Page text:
** Scottish boys clothes -- skirted garments








Scottish Boys' Clothes: Garments--Skirted Garments


Figure 1.--This cabinet card portrait shows a Scottish boy wearing a Hihlnd Kilt outfit complete with a Glengary cap and sporan. Notice the low-cut shoesand Argyl knee socks. The portrait is undated, but the mount style suggets the 1880s. Gelatin ptints,nowever, appear only aout 1895. Thu the ;ortrait waproably tajen about the turn-of-the century. The cabinet card is slightly smaller than stndard Americn styles( 4 1/4 x 6 1/2 inches). It was a gelatin print rather than an albumen prnt. The studio was Lyall in Montrose.

Scotland is best known for skirted garments, more specifically the kilt. The kilr is not th only skirted grment orn by cottish boys, but it is certainly the best known. Younger Scottish boys like other European boys wore dresses in the 19th century. We do not know how common this was and any infgormation about the Higlands (wghere kilts were worn) and the Lowlands. We have virtually no specific information about Scottish dresses at this time. One Scot reports, "In rural Scotland this fashion continued well into the 1930s. Before my first haircut (February 1938, aged 4) in my frocks and smocks, I looked like a Shirley Temple clone." [Ronald Fraser, The Times, (London) November 29, 2002.] We note Scottish girls and younger boys wearing pinafores in the 19th and early-20th century. Our initial assessment is that the styles and conventions were very similar to those prevalent in England, although our archive is very limnited at this time. This was a style that cut across class lines. We see boys and girls in working-class, middle-class, and upper-class families wearing pinafores. This was a style for pre-scgool boys, but girls of all ages wore them. Most of the ones we note are white. Styles could vary. We see both very plain ones and fancy ones which might be worn with party dresses by younger girls. The pinafore in Scotland rapidly declined in poularity after World War I. This was the general pattern throughout Europe although we still see some girls on the continent wearing pinafores into the 1950s. The Highland kilt is the garment most associated with Scotland. The Scottish kilt as a child's garment is a relatively recent phenomenon. The modern kilt, in fact, dates from only from the 18th century. It's use as a child's garment was largely due to Queen Victoria in the mid-19th century and her infatuation with Scotland. The young Queen, showing the romantic outlook of her younger years, outfitted her sons in flamboyant kilts. We are not sure if this was actually the Queen'd idea or someone on her staff or even Prince Albert. Nor am I sure weather it was an innovative idea or just a popular fashion the Queen the style--at least among mothers. And it was the mothers that for generations had the virtual absolute disgression in choosing their sons clothes--usually with no consideration of the boys' opinions. The result was a long-lasting dress style for generations of British and American boys. Several variants of the kilts introduced by the Queen developed. The kilt suit was the most ubiqutous. Other styles in which kilt suits were made include sailor and Fauntleroy suits. While kilt suits have passed from the boys' fashion scene, the Scottish kilt continues to be worn today by schoolboys, Scouts, dancers, pipe bands, and participants at various formal occasions such as weddings where ring bearers, attendants, and even the groom might wear kilt. Younger Scottish boys at the turn of the century wore tunics as was common in England and America. The style of tunic is somewhat different than was common in America. HBC know less about tunic styles in England. We do not know how common tunics were in Scotland.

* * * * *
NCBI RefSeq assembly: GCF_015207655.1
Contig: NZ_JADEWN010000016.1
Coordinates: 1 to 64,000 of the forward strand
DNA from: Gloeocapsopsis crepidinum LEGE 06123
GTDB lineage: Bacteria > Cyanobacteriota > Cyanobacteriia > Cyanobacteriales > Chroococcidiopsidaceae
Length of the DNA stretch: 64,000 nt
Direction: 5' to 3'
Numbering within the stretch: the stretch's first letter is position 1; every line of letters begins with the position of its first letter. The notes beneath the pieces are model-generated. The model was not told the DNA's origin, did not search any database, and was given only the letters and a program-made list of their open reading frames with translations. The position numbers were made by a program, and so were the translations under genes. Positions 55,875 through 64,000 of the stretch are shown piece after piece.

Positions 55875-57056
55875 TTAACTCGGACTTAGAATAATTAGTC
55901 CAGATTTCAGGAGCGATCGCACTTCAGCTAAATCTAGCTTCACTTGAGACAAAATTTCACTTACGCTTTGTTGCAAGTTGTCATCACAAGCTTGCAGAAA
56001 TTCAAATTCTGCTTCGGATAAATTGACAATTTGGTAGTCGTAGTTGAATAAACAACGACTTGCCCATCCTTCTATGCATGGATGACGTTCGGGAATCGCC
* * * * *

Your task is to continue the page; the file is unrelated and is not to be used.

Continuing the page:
Dresses